Court Discusses Private Termination of Parental Rights in Florida

In Florida, the courts may deem it necessary to terminate parental rights under specific circumstances outlined in the Florida Statutes. Termination of parental rights is a serious legal action and is considered when it is determined to be in the best interest of the child due to factors that jeopardize the child’s well-being and safety. While generally, the Divison of Children and Families brings actions to terminate parental rights, parents can file termination actions as well, as discussed in a recent Florida opinion. If you need help with a dispute over child custody, it is advisable to confer with a Miami child custody attorney promptly.

History of the Case

It is alleged that the child was born in 2011 to the mother and Father, Venezuelan citizens whose relationship ended before her birth. A Venezuelan court approved a custody arrangement, but in July 2012, the mother brought the child to Miami, prompting the Father to file a Hague Convention petition for the child’s return to Venezuela. The court granted the Father’s petition, and the child returned to Venezuela.

Reportedly,  after the Father’s relocation to the U.S., a second Hague Convention case was initiated by the mother, but the court denied her petition. In 2013, the Father filed a petition for termination of the mother’s parental rights. The court issued a final judgment terminating the mother’s parental rights based on statutory grounds, including abandonment, conduct threatening the child’s well-being, egregious conduct, and conspiracy or solicitation to murder the other parent. The mother timely appealed.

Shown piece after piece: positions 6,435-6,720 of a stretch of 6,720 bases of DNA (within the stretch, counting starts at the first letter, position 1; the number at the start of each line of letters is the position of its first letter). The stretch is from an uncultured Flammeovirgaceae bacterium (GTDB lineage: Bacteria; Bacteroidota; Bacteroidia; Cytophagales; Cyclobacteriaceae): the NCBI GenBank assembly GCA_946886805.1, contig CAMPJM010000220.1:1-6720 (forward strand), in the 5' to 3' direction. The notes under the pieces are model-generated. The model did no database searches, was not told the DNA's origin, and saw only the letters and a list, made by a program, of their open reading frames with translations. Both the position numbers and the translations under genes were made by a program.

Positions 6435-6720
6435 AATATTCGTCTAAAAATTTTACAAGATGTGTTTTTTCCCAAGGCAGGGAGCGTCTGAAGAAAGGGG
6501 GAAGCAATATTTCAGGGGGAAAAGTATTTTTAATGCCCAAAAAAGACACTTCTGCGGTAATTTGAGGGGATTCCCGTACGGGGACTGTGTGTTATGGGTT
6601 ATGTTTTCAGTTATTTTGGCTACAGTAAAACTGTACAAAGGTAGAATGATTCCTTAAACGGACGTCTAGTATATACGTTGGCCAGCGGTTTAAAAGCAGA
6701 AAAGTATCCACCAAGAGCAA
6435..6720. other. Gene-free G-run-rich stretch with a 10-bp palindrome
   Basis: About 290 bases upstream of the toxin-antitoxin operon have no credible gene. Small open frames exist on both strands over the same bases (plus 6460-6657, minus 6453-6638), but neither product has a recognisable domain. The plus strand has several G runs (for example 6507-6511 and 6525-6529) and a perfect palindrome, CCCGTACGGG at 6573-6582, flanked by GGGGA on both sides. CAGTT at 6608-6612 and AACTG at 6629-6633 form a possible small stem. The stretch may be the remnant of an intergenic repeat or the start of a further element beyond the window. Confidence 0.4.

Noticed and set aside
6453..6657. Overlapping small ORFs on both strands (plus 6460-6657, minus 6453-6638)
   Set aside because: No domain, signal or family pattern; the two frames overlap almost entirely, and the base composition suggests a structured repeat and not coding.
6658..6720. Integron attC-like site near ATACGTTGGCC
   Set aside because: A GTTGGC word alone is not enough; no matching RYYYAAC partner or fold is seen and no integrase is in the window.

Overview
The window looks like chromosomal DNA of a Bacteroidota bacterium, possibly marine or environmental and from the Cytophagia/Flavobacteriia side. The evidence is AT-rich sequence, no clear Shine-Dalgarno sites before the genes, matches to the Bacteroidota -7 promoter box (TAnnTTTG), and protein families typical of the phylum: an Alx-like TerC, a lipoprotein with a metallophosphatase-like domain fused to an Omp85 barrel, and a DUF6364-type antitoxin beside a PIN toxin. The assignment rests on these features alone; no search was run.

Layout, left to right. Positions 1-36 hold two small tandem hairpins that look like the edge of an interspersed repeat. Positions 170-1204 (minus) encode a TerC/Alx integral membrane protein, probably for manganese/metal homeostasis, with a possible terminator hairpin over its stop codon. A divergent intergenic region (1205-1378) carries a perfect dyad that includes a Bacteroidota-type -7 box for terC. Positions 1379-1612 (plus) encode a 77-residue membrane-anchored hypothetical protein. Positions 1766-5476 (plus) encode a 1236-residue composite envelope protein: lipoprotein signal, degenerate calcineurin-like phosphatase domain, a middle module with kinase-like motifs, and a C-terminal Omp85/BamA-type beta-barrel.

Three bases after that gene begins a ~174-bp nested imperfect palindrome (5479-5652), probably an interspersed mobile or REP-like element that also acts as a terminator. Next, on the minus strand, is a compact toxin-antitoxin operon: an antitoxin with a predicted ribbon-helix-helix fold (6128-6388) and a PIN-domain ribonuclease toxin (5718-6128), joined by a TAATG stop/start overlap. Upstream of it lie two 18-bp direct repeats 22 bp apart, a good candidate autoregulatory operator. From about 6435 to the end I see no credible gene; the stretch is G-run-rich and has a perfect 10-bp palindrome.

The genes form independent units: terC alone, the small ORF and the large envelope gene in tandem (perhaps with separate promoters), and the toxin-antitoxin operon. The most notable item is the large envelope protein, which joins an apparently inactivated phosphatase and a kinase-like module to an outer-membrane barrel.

Termination of Parental Rights Under Florida Law

On appeal, the court affirmed the trial court ruling.  To terminate parental rights, the court must establish specific statutory grounds. Namely, they must determine that termination serves the “manifest best interest” of the child and ascertain that termination is the least restrictive means to safeguard the child. The court’s findings necessitate support from competent, substantial evidence.

In the subject case, while there were limited facts, the trial court justified the termination based on abandonment, conduct posing a threat to the child’s life, safety, well-being, or health, regardless of services provided, egregious conduct, and conspiracy or solicitation to murder the other parent. The court affirmed the Father’s establishment of abandonment through competent, substantial evidence, rendering it unnecessary to address the other bases.

Regarding the “least restrictive means” requirement, the court expressed that while the typical approach is to rehabilitate the parent and reunite the family, exceptions exist in extraordinary circumstances where the best interest of the child prevails. Notably, such efforts are not mandatory when the underlying allegations include abandonment. Thus, the court upheld the trial court’s decision.

Talk to a Dedicated Miami Attorney

While the Florida courts typically strive to maintain the parent-child relationship, in some custody cases, it is in the child’s best interest to terminate parental rights. If you want to learn more about what measures you can take to safeguard your parental rights, it is smart to talk to an attorney. The dedicated Miami child custody lawyers of the Law Offices of Sandy T. Fox, P.A. can assess the facts of your case and craft arguments designed to help you seek the best outcome available. You can contact us at 800-596-0579 or use the form online to arrange a meeting.